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Old Farts in Camping Parks

Our 'Canvas Cottage'

Extreme glamping was clearly the way to go. A weatherproof, robust refuge was essential. It needed to allow comfortable living for two plus two dogs. Use of a good sized trailer (8x4 ft) negated any worry about the size of our car boot – that was already full of (four legged) ‘woofers’ anyway!

I took another wander around our local camping store and decided that a tent sized for 6 people would be the way to go. The current method of sizing tents seems like assessing how many sardines you can get in a tin. At advertised capacity, you would need to be very friendly with your fellow campers.

Choosing the right tent is a compromise. It can be more difficult to find a pitch for a tent with a larger footprint in high season. Therefore issues such as size, ease of pitching (airbeam or poles) packed weight, type of canvas, thermal qualities, ability to accept power, defence against bugs and beasties, ability to withstand summer storms, pestilence, disaster, and cost needed to be considered.

We decided to go for a used tent, looked on Ebay and got very excited having ‘won’ a camping package that included a Vango Homestead Tent. We got the tent home and opened the bag to be confronted by what looked like the inside of a Bavarian salmon poachers worm sack! We pitched the tent hoping it would be recoverable but it had been packed wet three years before and was in a really dreadful state. The seller was brilliant. We sent him photos and invited him to come and take a look but he apologised profusely and immediately refunded our money. So ………. it was back to the drawing board.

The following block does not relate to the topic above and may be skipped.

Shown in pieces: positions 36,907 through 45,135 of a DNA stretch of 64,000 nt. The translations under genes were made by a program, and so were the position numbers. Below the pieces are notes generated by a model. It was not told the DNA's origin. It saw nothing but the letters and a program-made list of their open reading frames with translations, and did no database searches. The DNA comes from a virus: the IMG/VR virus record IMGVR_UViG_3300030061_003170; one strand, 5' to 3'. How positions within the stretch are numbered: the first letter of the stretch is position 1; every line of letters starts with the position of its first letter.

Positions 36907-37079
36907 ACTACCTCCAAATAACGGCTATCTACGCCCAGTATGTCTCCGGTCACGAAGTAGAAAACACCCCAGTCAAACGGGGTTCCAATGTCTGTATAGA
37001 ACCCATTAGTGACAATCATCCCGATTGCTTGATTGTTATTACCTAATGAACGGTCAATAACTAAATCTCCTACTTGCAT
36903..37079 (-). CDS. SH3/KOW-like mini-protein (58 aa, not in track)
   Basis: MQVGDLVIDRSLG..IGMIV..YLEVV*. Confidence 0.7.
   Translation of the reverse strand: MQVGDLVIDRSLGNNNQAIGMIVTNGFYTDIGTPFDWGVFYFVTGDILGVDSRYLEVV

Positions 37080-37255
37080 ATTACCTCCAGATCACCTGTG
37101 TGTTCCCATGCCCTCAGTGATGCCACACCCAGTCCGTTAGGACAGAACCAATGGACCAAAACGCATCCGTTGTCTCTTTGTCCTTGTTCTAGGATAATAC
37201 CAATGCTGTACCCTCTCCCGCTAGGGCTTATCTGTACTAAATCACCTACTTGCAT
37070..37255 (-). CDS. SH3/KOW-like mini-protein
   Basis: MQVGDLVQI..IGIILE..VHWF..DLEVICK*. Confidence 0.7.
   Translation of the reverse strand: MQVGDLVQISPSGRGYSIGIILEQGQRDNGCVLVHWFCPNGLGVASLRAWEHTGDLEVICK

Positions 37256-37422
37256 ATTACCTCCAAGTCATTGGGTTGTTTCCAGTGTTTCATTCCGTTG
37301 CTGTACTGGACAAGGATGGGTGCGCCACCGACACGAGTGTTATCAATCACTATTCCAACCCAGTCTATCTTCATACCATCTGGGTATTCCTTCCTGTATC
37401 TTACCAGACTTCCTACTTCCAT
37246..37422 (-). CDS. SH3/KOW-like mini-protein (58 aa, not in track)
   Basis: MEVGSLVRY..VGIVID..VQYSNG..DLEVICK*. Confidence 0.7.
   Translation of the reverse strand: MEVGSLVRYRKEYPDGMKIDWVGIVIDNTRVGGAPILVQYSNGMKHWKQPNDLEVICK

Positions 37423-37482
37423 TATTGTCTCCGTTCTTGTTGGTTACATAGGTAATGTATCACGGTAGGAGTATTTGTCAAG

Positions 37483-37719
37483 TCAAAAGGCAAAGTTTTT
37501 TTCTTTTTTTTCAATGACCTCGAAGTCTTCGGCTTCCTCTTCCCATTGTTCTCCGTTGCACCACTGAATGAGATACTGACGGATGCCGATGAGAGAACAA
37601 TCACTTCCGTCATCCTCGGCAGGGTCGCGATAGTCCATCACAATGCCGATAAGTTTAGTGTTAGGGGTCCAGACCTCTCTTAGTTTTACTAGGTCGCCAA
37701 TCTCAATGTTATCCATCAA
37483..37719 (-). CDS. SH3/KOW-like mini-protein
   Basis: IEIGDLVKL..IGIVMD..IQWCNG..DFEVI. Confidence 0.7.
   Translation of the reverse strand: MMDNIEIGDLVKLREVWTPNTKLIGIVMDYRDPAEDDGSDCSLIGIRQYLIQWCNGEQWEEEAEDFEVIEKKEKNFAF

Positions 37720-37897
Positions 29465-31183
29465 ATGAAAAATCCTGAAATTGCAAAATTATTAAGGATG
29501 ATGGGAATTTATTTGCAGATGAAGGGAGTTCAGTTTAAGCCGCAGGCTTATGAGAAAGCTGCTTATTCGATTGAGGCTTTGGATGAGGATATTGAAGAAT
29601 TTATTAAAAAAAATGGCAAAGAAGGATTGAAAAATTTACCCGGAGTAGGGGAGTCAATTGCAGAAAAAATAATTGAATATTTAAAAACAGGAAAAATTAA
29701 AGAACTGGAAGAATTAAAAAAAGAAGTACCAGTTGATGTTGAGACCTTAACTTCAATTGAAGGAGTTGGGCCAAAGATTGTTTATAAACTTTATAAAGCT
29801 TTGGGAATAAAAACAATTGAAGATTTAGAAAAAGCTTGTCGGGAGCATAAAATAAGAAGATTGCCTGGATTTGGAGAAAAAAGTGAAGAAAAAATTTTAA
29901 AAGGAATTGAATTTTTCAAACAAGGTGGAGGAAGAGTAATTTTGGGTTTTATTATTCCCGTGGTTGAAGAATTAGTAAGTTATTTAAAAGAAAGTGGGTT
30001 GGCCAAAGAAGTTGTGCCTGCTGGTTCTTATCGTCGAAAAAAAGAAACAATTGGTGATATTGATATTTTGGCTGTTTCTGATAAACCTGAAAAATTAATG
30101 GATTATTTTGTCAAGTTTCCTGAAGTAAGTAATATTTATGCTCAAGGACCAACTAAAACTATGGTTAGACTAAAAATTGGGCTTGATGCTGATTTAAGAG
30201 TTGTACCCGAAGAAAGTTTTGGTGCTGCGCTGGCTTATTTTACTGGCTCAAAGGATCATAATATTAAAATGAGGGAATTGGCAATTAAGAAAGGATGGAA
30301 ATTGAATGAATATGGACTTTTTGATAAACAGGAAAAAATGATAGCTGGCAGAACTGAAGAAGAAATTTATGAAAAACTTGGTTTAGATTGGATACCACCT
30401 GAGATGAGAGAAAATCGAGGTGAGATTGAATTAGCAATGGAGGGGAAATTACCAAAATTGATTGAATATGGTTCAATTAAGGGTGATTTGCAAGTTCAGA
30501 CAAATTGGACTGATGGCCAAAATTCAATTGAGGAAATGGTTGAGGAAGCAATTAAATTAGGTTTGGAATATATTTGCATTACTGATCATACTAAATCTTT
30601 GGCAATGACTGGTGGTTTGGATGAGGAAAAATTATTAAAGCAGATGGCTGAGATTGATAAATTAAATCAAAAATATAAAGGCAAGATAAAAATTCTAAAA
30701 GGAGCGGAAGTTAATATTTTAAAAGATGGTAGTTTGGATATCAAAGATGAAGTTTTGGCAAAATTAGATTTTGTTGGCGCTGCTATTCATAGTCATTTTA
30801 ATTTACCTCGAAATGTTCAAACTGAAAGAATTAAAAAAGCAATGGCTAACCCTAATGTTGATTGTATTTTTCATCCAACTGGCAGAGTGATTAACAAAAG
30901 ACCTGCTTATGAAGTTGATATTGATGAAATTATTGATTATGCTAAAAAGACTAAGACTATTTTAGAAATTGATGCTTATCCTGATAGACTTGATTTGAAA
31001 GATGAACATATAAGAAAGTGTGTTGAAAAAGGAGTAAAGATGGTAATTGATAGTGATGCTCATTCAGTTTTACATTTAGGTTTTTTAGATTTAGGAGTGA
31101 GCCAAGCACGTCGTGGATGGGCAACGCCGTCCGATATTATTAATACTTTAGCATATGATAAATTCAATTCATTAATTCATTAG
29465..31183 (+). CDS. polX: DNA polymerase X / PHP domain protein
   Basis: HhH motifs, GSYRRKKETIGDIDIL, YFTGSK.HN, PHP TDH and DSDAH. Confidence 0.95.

Having been 'bitten’, we decided to look for a deal on a new tent. We found a package with a company called Winfields Outdoors and ordered a Vango Keswick II TC Air 600 DLX; but this wasn’t plain sailing either. The delivery arrived on time as promised but one box was damaged and we could not see if all the items were present. The Driver was really helpful, he told us to accept the goods as damaged so that if necessary the process of replacement would be easier. Concerned that I was not able to unpack and pitch the tent for a couple of weeks, I contacted Winfields to ask how the items were packed. It became clear that we were missing two items. Winfields could not have been more apologetic nor responded better. The missing items were delivered the following day.

Vango's Technical Cloth (TC - cotton and polyester) is hard wearing. It is supposed to keep you cooler in the sunshine and warmer in cold weather but it does require weathering before its waterproof. Having consulted the local weather forecast and being promised rain the next day, we pitched the tent in the back garden - just in time for a high pressure system to establish itself over the country! The elusive sunshine had finally appeared and there was to be no sign of rain for the next week!

Makes the tent easy to manoeuvre
Roller bag for Vango Keswick II TC Air 600 DLX tent

The tent is heavy (about 50 kgs) but it comes in a roller bag and is pretty easy to manoeuvre. We took our time pitching it the first time and after a couple of hours still didn’t have it exactly right. This probably sounds a bit ridiculous but for example, we got the laying out of the ‘Footprint’ upside down so the ‘leg’ for the side ‘annex’ was too far to the back of the tent. This is why you should take the time to pitch a tent at home first. It reduces the probability of making an arse of yourselves at a campsite!

The advertised pitching time is 20-30 mins. I guess that supposes a guy of lesser years with the back of a rugby forward, the lungs of a race horse to operate the hand pump and two good knees able to leap around the guy lines like a young gazelle with a mallet and pegs. The truth is that the real challenge is unlikely to be the pitching time, but rather repacking the contents of our inflatable canvas cottage.

The first pitch should include furnishings. Finding out what fits and exactly where things should go, saves considerable time when you're tired after a long drive and it's pissing down. Doing all the silly stuff like where the galley and stove should go and finding a good solution for lighting, can all save grief later. Perhaps most importantly, it drives how equipment should be packed to make the pitching and 'moving in' a much smoother process.

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